Halloween Review: Raw

This Halloween, while franchise-fueled horror sequels like Jigsaw and optimistic slashers like Happy Death Day race to the top of the box-office for the holiday, I opted to stay home and venture into an unexpected horror effort that's been chewing at the back of my brain for some time now. With French director Julia Ducournau's Raw delivering an exceptional coming-of-age feature set against a horrific backdrop of cannibalism, I was instantly met with one of the most disturbing yet masterful horror films of the year. Flourished by a wonderfully unsettling premise and a powerful female-led performance, Raw traded unattractive jumpscares for a fascinating leap into the unhinged mind of a teenage cannibal.



Beginning her first week at veterinary school, strict vegetarian Justine (Garance Marillier) quickly falls into an entrancing yet merciless new world within the confines of the institution. Desperate to fit in, pressured by her older sister (Ella Rumpf) to join the ranks of the other students, Justine forces herself to consume raw meat for the first time as proper induction into the school. Escalating into what would become an unrelenting hunger for more, beyond the simple allure of animal flesh, Justine soon discovers the horrific consequences as she struggles to accept her primal desires. 

Ever since its limited release in the United States back in March of this year, the disturbing horror film known as Raw (Grave in French) that once made grown men faint has provoked my interest with its prestige horror quality and unsettling premise of unearthed human nature. While I never got the opportunity to catch the film in the theater, I finally witnessed its captivating allure one late night on Netflix. Settling in for what I had envisioned in my mind as a semi-traditional take on the coming-of-age genre, infused with bouts of subtle horror appeal, I never expected how unnerving the French-Belgian feature would be until I finally watched it for myself. Capturing the trials of a young woman tackling with her true identity, all set against a vicious underworld where bloodlust is an afterthought, Raw was unsettling from its first scene, but undeniably consuming in almost every scene after.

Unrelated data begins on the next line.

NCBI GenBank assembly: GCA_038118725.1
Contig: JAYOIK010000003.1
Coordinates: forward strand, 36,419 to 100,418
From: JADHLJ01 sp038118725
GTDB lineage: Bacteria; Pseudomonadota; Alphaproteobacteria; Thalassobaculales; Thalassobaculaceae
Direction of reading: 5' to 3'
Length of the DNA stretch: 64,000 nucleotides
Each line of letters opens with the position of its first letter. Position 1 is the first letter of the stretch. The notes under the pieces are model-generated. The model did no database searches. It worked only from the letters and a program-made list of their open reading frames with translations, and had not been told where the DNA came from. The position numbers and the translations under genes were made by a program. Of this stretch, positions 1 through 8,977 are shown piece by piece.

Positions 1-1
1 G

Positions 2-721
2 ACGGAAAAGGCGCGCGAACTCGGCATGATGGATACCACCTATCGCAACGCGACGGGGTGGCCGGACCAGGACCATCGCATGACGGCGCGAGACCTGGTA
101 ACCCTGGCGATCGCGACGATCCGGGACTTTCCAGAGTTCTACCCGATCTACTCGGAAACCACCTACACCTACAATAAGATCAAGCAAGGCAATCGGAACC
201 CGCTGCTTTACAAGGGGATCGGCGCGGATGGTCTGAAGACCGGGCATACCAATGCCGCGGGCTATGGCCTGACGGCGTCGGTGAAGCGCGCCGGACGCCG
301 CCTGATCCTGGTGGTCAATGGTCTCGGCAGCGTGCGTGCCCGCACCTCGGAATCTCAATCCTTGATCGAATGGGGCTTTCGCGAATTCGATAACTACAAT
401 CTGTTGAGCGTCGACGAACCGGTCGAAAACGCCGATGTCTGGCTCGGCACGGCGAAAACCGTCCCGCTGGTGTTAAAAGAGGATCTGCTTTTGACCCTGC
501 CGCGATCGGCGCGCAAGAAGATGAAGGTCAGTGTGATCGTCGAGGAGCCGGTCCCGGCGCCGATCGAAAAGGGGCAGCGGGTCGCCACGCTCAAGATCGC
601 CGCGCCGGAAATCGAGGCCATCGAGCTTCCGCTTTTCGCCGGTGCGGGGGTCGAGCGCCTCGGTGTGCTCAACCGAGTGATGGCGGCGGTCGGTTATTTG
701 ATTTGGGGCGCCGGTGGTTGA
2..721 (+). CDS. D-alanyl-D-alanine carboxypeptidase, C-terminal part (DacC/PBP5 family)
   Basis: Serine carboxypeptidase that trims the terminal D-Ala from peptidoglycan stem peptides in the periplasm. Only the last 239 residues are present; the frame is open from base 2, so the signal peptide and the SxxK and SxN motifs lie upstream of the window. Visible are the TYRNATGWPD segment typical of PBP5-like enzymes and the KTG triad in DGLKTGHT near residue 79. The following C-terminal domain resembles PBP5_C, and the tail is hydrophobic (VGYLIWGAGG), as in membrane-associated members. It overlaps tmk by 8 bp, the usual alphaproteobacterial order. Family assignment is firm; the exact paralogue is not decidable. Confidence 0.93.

Much like the work of Yorgos Lanthimos, who presented a bleak dystopia with a whim of optimism in last year's The Lobster, Raw presented a somewhat normal premise from its onset, detailing the beginnings of a young woman's career in veterinary school. Backed up by her loving family, albeit a untrustworthy older sister, the young student we find in the wide-eyed Justine (played by French actress Garance Marillier) seems like your typical teenager. Of course, just as The Lobster presented a seemingly-ordinary dystopia that quickly dissolved into a hectic game of cat and mouse (or cat and lobster if you will), something undeniably cruel and disturbing lay at the heart of Raw. Almost immediately showcasing the absurd nature of the veterinary school, which sent its newest pledges into a cascading fever dream of loud parties and -- eventually -- blood-drenched picture days, we get a blaring glimpse at just what madness could unfold once young Justine gets settled.

While the slow-burning madness played out in the film, the feverish destruction of Marillier's innocence as Justine was undeniably a hallmark of the film. With the young actress channeling a new level of curiosity as she dove deeper into the film's premise, Marillier's deer-in-the-headlights facade ultimately evolved into one of bone-chilling confidence. Even as her hunger for flesh festered, pitting her against the ones she cares for the most, it was fascinating to watch Marillier dissolve into the backdrop of the vicious and claustrophobic world she was now becoming a part of. As for the rest of the cast, while the story mostly centered on Justine's own journey into self-awareness, the supporting roles of Justine's sister and her new friend Adrian, played by Ella Rumpf and Rabah Nait Oufella, were vital in uncovering the deep-seated desires within our main character.



Overall, while Raw might harbor an unsettling premise of a young girl tossed into the obsessive realm of cannibalism, Julia Ducournau's ambitious horror film is undoubtably a coming-of-age story I won't soon forget. Visually enthralling, its grim set pieces pulling you in, only to force you to shield your eyes at their most grotesque and nerve-wracking hidden moments, Raw presented another bold horror film that used its subtle, slow-building terror to deliver an erotic and symbolically rich thriller.

I gave Raw a 7 out of 10 for its disturbingly delightful image of teenage anxiety and the loss of innocence, its favorable cast that aided in flourishing the film's unsettling allure, and its bone-chilling atmospherics that promised a darker truth just waiting to be discovered. 

     

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